Despite the opposition of Calles, he staged a political comeback by getting elected to the national Chamber of Deputies. His great idol at that time was ex-President Alvaro Obregon, who, in 1928 at the expiration of Calles’ term, was re-elected to office. But before the former president could take his post, he was assassinated by a religious fanatic. Manrique, however, considered that the outgoing administration, and particularly the plump labor leader, Luis N. Morones, had created the violent and dictatorial “moral atmosphere” which had led to that violent act. Manrique made bold charges against him and Calles, and indeed came close to driving Calles out of office at that time.

I remember one very exciting scene, when Mexico City was bubbling with political unrest immediately after the assassination. In a joint session of the Senate and Chamber of Deputies, Calles made his famous speech that caudillismo, or militarism and the rule of the generals, had forever ended in Mexico and that henceforth the country would be governed by law and civil rights. The speech was a slap at the martyred president-elect; it was a threat to the generals not to revolt at a ticklish moment, and it was also a threat to the assembled Congress to do his bidding. It was a threat because Calles had assembled on the platform at his back all the Division Generals of the country. They sat there in solid phalanx, uniform and braid and gold epaulettes and medals. It was a threat because from the high cupola frowned down upon that assembled body of supreme legislators, a sinister circle of machine-guns, manned by dark-faced Yaqui Indians.

Only Manrique had the courage to express his opinions. After the speech had been delivered and the Congressmen rose cheering en masse as Calles started down the long carpeted aisle, Manrique stood quiet, arms akimbo, his black beard bristling, a derisive smile on his lips. As the Dictator President passed Don Aurelio’s seat, the latter, who towered head and shoulders above his colleagues, shouted out in a ringing voice that echoed to the dome, with its machine-guns, and back to the marble panels, where were seated all of Mexico’s Division Generals, “Farsante! Farsante!” The challenge rang out across the Congress and to the galleries and the diplomatic box, where little five-foot Ambassador Morrow had risen to his feet to clap his hands enthusiastically, and the cheering died away, to be succeeded by a confused babble.

For a split second, Calles’ step faltered, then with cold, white grimness he passed on out through an assembly suddenly reduced to dead silence. So ended a historical moment.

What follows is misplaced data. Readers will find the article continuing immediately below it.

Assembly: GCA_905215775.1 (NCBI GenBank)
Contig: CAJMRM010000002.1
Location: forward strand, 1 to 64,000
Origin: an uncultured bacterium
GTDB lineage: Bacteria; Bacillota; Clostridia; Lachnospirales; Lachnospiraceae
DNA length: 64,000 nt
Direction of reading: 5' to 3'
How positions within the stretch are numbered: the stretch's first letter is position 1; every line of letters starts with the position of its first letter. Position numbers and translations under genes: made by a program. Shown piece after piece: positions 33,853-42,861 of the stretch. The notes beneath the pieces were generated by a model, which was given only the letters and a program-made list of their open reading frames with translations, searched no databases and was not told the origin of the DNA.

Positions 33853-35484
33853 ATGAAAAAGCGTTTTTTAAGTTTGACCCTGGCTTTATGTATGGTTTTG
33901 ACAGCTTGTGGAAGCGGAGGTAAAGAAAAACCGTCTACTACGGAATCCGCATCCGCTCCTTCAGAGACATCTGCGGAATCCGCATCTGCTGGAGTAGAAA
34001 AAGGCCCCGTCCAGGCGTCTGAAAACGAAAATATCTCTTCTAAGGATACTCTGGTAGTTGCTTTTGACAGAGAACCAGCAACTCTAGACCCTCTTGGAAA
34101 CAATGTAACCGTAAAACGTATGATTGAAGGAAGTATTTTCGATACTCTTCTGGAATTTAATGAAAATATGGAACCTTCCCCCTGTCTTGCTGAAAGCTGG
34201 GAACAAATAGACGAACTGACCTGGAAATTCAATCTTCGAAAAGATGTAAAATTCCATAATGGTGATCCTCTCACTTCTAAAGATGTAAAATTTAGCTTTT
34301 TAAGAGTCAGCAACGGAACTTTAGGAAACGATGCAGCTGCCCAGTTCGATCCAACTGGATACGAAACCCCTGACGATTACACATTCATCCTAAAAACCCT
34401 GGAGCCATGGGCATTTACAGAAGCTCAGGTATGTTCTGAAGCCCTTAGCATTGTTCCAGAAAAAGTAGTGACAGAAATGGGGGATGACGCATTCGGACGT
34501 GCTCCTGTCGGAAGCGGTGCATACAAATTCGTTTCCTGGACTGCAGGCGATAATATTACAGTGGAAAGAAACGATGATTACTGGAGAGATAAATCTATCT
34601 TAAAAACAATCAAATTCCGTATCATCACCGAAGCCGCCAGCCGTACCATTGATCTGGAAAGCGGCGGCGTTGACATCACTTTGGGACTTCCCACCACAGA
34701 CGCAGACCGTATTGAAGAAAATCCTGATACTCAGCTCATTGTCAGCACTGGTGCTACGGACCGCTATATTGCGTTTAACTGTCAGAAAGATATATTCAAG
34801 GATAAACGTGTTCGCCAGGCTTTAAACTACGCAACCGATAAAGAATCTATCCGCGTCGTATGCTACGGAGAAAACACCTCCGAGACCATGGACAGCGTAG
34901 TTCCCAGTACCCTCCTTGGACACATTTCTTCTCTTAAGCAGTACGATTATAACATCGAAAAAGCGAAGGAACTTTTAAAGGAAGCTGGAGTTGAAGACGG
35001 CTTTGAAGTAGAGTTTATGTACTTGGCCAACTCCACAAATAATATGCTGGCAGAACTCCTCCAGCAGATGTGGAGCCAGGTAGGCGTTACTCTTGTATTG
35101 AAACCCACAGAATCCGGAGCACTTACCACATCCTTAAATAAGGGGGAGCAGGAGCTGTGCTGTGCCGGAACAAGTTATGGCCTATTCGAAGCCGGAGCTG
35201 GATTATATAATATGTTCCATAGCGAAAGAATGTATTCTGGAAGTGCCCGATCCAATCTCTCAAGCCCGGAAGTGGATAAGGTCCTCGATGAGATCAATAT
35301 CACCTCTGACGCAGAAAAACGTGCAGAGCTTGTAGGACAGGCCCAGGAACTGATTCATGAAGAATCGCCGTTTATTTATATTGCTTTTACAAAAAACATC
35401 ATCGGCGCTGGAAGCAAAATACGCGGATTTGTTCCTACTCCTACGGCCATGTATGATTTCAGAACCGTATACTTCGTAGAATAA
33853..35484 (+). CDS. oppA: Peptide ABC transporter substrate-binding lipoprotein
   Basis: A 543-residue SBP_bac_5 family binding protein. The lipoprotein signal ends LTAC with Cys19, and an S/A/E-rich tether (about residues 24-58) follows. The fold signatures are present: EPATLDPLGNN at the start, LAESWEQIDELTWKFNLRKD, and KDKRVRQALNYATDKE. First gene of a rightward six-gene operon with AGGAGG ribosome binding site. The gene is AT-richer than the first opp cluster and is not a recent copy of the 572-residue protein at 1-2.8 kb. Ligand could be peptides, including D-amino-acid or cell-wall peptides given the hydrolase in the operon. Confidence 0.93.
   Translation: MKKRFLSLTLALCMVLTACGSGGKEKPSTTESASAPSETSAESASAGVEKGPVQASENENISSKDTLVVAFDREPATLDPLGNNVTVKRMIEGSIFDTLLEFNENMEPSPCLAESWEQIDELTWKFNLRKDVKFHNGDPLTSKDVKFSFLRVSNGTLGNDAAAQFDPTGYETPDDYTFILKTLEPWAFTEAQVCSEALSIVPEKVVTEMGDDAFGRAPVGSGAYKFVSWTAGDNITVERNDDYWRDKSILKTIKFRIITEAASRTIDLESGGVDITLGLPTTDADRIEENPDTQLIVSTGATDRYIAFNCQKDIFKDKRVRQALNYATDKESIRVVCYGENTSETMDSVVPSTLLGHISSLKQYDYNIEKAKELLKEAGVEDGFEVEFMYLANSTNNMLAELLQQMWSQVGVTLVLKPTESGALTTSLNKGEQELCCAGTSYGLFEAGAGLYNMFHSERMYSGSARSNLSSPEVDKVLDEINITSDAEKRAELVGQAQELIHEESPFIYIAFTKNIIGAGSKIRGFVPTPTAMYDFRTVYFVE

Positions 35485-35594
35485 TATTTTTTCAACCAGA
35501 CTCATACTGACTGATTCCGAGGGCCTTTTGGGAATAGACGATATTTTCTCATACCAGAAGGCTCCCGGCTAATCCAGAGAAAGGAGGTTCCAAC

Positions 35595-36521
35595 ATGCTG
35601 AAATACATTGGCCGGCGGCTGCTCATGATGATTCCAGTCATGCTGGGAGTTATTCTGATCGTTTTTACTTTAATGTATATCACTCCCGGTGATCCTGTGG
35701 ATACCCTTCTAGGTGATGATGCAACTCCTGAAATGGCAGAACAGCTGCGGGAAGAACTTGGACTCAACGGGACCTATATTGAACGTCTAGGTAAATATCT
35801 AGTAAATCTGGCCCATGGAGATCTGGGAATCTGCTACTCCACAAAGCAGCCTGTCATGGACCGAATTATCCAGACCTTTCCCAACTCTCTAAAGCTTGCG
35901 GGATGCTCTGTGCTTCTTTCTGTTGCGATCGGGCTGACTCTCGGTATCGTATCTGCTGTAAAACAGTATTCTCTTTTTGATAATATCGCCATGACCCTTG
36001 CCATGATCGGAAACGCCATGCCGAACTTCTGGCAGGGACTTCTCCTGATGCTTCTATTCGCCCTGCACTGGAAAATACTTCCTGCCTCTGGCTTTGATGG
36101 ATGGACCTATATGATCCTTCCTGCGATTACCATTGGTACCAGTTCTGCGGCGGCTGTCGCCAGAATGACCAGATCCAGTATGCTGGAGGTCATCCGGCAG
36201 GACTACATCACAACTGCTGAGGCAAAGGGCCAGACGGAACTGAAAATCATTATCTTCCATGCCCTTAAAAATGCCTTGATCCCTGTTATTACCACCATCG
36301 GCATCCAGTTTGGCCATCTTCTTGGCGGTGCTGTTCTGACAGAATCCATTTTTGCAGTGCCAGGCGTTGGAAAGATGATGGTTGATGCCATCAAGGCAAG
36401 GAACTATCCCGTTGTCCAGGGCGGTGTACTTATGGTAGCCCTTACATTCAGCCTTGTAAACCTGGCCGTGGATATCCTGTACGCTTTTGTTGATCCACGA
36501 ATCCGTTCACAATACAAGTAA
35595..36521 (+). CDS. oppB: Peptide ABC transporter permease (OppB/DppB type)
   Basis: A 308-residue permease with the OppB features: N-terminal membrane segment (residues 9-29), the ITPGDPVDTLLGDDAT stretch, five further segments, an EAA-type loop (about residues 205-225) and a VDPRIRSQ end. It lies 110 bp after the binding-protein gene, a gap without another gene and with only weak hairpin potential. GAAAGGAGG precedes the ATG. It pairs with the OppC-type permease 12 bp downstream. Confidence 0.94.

Manrique hated militarism and force with all the vehemence of his nature. But this did not mean that he was physically afraid. After Obreg6n’s death, he went to view the President’s remains. There at the foot of the bier he encountered a Calles general. This particular lean, brutal-faced fellow had been treacherous to Obreg6n and was the most feared individual in all of Mexico. He was nicknamed “The Killer.” He dutifully disposed of unwanted political prisoners by the famous Ley Fuga; he had shot down everyone who crossed his path and some for even less tangible reasons. There was scarcely room for any more notches in his gun. Manrique, who was wholly unarmed, called him into the next room and there told him bluntly that he should have had at least the decency to remove his pistol before coming into the same room with the dead President, that, in any case, his presence at the bier of Obregon was disgraceful. Manrique emphasized his remarks by slapping the general across the face and ordering him out of the place. The famous killer slunk out.

It was inevitable, though far from wise, that, after the election of puppet President Ortiz Rubio, Manrique joined the Escobar revolt against Calles. Besides his personal grievances, Manrique considered Calles to have betrayed his promises to the people and to have established a ruthless dictatorship. The joker was that Escobar was merely another bird of the same feather. But though Manrique was no soldier by profession, curiously enough he was the very last revolter to leave Mexican soil. The so-called rebels were driven back until finally only a small nucleus remained in Sonora, and these were obliged to flee into the United States. Manrique was the last man to cross. He raised his fist against the federal pursuers, who dared not fire upon American soil, and like a great Jeremiah, his black beard waving in the breeze, he shouted, “We shall return.”

Later he did return, named by the Cardenas government as Director of the National Library. He was one of the earliest apostles of the good-neighbor policy when it was still chiefly a matter of nice phrases, and immediately set about using his post to promote international literary contacts. He and Archibald MacLeish would have hit it off well together. But he had made many enemies, and one night a group of hoodlums seized him and cut off his beard.

I thought of Samson, but Manrique’s moral strength did not reside in his impressive black beard. A turn of the political wheel saw Manrique ousted. The National Library was put in the hands of Jose Vasccncelos, pro-Nazi propagandist, and hater of things American.

I do not know what Don Aurelio is doing at the moment. Perhaps he is waiting for his beard to grow back. I would not be at all surprised if I heard he were teaching Sanskrit to the Indians. But I know that Manrique, wherever he is or whatever he is doing, will be pouring over his books, filling his brain with knowledge, that he is helping everyone who comes to him in need. He is, for me, a symbol of courageous individualism, democratic and civil rights, an enemy of militarism, an eternal friend of the common man, and never afraid to defy power omnipotent; he put his convictions above his personal fate. He used victory to promote justice, and when he fell, he used justice to rise again. And whatever his personal fortunes, he never forgot to be himself. His convictions and deeds were ever in behalf of those simple human decencies, everywhere so menaced now in our changing world.